Richard Carvath

From SkepticalVoter
Jump to: navigation, search

Richard Carvath was an independent Parliamentary candidate for Salford and Eccles at the 2010 general election.

Skeptical Voter Questionnaire Response

1. Do you support the use of NHS money to provide unproven health products such as homeopathy?

No - and I don't support the use of NHS money for a lot of things, including abortion, euthanasia, IVF, genger change surgery, 'sex education' (which perpetuates the very problems it claims to address), unnecessary bureacracy and non-jobs etc.

2. Should schools be allowed to teach creationism as an equivalent theory to evolution?

Of course schools should be allowed to teach creationism as 'an equivalent theory to evolution'. Preferably they would teach it as the truth though! I would ban the teaching of evolution nonsense to children; teaching kids that tripe is counter-educational and it is a subtle form of child abuse to so corrupt children's thinking. God created the universe and everything in it - including humans - and that's what kids should be taught, unless we want to carry on raising corrupted, dehumanised kids who are confused as to their human identity and purpose. We all know what evolution theory is about at heart (and it's certainly not science): it's about trying to get rid of the God of the Bible and thus dispense with Biblical moral rights and wrongs - and that's why evolution theory is so incredibly destructive when lots of people fall for it.

3. Do you believe that religious belief should be legally protected from ridicule?

No. Having said that, this question is really bigger than just the issue of satire isn't it? Religious belief should not be legally protected from ridicule, but religious believers (and indeed everybody) should be able to live according to conscience, for example the pro-life pharmacist who refuses to supply the morning-after abortifacient pill.

4. Should an independent government adviser whose views in their area of expertise conflict with government policy be able to express those views publicly?

Yes (and he or she should of course be prepared to accept the consequences).

5. Should religious courts such as Sharia and Beth Din be recognised as alternative systems within UK law?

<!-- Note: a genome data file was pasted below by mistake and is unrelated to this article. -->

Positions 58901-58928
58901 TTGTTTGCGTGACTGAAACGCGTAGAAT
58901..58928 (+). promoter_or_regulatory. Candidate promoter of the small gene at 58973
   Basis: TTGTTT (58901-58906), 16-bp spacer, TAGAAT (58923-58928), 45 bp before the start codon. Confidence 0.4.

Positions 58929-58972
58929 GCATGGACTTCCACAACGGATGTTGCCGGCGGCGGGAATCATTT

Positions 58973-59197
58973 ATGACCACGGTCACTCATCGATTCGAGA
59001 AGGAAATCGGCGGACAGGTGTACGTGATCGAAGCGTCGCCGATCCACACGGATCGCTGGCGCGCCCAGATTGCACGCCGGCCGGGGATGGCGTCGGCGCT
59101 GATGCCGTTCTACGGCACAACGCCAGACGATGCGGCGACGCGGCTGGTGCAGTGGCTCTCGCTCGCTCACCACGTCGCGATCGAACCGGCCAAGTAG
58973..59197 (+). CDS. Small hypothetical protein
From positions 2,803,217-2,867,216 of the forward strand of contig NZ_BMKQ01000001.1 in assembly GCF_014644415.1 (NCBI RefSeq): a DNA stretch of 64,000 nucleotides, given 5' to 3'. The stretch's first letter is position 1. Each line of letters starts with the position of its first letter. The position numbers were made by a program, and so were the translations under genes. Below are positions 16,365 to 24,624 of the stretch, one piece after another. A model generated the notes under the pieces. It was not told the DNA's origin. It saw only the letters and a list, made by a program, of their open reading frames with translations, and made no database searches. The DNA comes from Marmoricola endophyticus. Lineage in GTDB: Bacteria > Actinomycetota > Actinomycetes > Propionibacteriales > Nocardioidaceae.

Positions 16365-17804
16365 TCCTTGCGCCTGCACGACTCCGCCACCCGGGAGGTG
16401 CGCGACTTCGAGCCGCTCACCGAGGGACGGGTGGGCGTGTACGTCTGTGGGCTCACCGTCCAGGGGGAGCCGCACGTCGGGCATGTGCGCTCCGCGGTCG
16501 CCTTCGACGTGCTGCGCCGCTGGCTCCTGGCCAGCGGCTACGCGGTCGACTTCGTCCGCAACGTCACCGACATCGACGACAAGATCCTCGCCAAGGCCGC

I see no problem with Beth Din (I suspect the questioner is deliberately trying to confuse the issue - which is really the significant and well justified concerns relating to the threat of islam to the UK - out of a general anti-religious motive). Sharia should absolutely not be tolerated in the UK under any circumstances.

6. Do you agree that testing on animals (within strict criteria) is a necessary part of the development of medicines?

Animal-testing ought always to be kept to a minimum but in instances where there is no better ethical alternative I am not opposed to animal testing.

7. Should policy-makers trust scientific evidence even when it appears counter-intuitive?

Policy-makers should make policy on a range of considerations - not just the scientific. Policy-makers weigh up science, public opinion, moral issues, pragmatism, cost and so on; science is important but it is not the 'be all and end all' of human life or of political decision-making.

8. Do you think that abortion time limits should always be determined by the current scientific and medical consensus?

I'm Pro-Life. Abortion ought to be banned outright. Science has nothing to do with it; abortion is murder and it ought to be illegal again, as it once was, and the sooner the better.

9. Should religious leaders be entitled to vote in the House of Lords?

I've no problem with the current entitlement of the Bishops to vote in the House of Lords; Christian influence is a force for good in the life of the British nation.

10. Do you support the reform of English and Welsh libel law to allow a stronger 'public interest' defence?


External Links